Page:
Interestingly, there was also a parallel distinction between those who used a variety of software from different vendors (paid developers) and those who used Microsoft software (FrontPage, Visual Interdev, and Internet Information Server) almost exclusively (unpaid or nontechnical staff). The vast majority fell into the latter category. We thought it was essential to give this second category a simple way to implement the presentation services layer. The ASP.NET user control turned out to be the best solution.

The ASP.NET user control encapsulates the XML Web services call and the resulting HTML display in a single object. User controls are not like ActiveX controls or Java applets; that is, they don’t require any runtime or JVM on the client machine. The user control uses the .NET Framework to render a page based on the capabilities of the incoming browser. (Obviously, this requires that the .NET Framework be loaded on the downstream Web server, but there’s no charge to install the Framework to either the ISP or the end customer.)

For example, the AddEvent user control allows the Web developer to drop a single control on a Web page and then accept information that defines a new event. If the downstream browser is only HTML 3.2 capable, the validation for the data entered takes place by making a round trip to the server. But if the browser is capable of executing client-side scripts, all of the validation takes place without a round trip. The beauty of this configuration from the standpoint of Web developers is they can configure the appearance of the control by manipulating properties but also place the control within a page that maintains the site’s own look and feel (Figure B).

Figure B
User controls make XML Web services calls to retrieve data but render for the client based on browser type.


Scalability requires stateless implementation
The business services, Web services (business façade), and user controls (presentation services) distribute the processing required to deliver a finished page to the final consumer—the person who browses the Web. At the intersection of each layer, the two sides communicate in a single, stateless call that returns a batch of data for processing. By implementing each layer in a loosely coupled, stateless fashion, we can scale the system easily by adding additional servers to the business services or business façade layer. Since each call to the business façade doesn’t require reconnection to a specific server, the Web services can be implemented using a round robin DNS or other technology (hardware load balancing, for example) that spreads the load between the servers providing the Web services.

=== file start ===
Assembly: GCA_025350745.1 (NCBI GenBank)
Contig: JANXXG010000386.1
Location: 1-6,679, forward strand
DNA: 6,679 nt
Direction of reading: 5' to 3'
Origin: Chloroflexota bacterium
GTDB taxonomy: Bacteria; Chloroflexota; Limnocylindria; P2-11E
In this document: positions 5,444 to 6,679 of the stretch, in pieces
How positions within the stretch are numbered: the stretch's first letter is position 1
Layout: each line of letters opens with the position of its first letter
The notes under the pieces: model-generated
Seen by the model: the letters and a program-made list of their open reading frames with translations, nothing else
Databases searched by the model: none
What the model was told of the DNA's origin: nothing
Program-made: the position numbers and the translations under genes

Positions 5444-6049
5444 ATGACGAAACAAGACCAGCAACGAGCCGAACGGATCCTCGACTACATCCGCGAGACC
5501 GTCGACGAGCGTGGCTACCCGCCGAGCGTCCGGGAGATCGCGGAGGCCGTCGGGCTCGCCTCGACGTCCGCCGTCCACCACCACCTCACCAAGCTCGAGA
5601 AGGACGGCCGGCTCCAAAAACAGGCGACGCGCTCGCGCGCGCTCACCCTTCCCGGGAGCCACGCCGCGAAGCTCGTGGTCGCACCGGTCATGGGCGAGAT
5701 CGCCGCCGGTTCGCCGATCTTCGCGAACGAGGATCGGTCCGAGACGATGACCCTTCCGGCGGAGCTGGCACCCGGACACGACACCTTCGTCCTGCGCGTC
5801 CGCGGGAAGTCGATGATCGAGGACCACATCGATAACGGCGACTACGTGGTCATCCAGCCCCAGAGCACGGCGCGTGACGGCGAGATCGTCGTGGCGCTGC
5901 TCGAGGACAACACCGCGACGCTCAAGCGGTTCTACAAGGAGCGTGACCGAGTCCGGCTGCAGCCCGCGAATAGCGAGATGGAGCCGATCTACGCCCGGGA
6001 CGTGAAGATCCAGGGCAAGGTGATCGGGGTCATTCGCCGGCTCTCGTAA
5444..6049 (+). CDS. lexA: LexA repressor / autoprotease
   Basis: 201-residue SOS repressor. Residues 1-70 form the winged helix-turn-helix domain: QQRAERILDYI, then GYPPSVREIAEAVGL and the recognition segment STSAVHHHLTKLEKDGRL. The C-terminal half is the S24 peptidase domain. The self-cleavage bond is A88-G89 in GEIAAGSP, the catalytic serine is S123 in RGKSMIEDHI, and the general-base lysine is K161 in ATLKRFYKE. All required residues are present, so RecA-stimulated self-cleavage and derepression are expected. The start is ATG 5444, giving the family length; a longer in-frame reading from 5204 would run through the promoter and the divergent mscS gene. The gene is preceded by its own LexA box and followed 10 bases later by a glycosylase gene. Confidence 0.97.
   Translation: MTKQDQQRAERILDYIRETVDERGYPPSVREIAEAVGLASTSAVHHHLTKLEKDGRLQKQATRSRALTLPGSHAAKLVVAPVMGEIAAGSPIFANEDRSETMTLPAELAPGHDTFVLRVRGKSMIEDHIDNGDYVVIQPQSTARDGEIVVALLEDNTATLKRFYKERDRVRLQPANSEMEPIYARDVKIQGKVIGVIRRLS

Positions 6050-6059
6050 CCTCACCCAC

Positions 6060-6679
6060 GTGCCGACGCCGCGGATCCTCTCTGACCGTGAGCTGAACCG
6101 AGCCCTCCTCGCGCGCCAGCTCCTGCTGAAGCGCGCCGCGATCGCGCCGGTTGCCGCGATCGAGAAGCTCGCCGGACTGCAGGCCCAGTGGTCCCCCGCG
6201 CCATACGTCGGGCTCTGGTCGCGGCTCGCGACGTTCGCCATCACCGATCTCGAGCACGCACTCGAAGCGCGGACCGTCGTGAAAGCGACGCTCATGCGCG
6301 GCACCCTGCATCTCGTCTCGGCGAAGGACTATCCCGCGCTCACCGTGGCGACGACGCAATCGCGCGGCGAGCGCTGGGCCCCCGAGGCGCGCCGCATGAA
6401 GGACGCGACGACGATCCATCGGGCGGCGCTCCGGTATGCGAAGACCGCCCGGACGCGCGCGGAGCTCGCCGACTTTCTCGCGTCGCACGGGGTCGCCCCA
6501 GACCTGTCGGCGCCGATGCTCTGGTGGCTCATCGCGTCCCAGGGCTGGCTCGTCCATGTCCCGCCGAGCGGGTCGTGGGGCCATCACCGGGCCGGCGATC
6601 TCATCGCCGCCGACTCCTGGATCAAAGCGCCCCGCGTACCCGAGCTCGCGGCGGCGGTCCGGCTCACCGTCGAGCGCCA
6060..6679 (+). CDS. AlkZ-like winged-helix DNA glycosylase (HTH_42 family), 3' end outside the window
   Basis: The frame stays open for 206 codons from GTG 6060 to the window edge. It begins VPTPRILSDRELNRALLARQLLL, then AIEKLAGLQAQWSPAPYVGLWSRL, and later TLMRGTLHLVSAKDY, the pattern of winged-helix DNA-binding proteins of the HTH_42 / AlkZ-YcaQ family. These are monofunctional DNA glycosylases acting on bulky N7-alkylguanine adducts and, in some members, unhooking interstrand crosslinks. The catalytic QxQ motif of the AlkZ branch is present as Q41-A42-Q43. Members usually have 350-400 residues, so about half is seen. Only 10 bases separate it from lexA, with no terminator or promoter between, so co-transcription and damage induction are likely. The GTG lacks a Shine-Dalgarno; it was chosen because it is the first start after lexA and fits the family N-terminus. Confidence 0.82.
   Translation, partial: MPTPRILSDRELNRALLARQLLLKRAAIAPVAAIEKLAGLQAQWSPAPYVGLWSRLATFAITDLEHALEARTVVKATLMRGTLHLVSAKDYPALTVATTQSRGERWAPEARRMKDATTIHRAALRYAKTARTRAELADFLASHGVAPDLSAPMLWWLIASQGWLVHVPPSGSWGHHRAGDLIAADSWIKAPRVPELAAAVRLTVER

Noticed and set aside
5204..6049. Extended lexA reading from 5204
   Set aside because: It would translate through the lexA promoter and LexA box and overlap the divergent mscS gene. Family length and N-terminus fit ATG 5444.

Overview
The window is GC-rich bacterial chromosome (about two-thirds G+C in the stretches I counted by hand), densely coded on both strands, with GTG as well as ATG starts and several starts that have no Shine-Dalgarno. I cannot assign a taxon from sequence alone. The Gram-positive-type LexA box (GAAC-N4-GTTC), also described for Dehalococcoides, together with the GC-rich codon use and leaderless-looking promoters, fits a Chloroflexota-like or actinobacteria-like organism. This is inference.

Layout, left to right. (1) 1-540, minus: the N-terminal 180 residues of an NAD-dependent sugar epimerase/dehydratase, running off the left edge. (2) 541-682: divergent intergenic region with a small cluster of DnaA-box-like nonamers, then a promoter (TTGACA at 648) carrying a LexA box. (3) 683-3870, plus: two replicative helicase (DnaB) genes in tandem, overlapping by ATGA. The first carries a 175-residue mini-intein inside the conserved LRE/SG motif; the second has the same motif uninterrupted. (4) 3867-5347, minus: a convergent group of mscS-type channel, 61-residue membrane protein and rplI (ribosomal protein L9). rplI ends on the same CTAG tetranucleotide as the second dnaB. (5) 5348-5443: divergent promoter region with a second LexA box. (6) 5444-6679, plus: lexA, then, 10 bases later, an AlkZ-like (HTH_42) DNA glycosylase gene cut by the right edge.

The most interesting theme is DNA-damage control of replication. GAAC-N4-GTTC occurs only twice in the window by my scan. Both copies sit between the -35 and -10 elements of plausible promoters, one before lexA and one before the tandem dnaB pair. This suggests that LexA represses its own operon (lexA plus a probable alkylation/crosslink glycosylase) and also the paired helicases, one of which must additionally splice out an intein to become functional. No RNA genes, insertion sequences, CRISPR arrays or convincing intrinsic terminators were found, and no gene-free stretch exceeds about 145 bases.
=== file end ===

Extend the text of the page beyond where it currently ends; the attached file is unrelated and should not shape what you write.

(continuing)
You can have your cake and eat it too
.NET gave us one more key advantage. We were able to implement rich, Windows-based administration front ends for the churches we serve without requiring them to do anything except install the .NET Framework one time. How does this work? .NET enhances the Windows deployment model by allowing users to start a Windows application from a browser and then deliver the code dynamically to the browser cache. While the business façade delivers formatted Web pages to end users via the user control, it also serves the church administration users by supplying data to a set of Windows forms applications that consume the Web services. This double duty allows us to give a rich, drag-and-drop, highly usable system to the people who have to “live in the system” all day (Figure C).

Figure C
The same business façade Web services are consumed by both Web pages and Windows applications.


Wrap up
As developers, we achieve development scalability by reusing code and services wherever possible. We achieve runtime scalability at the presentation level by consuming services provided by the business façade in a stateless manner. The next article in this series will look at how the business services layer is designed to provide data to the business façade in a similar fashion.